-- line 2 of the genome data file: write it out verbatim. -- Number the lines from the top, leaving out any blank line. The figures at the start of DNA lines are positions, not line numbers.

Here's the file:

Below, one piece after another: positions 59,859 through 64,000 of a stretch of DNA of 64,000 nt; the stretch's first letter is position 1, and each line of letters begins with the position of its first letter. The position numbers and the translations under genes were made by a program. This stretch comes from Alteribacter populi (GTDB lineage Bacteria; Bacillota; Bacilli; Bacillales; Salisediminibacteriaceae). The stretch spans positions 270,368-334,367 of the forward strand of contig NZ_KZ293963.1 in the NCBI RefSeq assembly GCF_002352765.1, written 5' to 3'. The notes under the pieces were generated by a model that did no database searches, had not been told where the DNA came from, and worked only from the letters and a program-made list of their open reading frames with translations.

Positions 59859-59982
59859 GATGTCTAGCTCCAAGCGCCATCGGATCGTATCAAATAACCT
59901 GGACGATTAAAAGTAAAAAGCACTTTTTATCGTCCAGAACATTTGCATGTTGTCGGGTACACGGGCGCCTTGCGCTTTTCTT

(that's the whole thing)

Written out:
Positions 59859-59982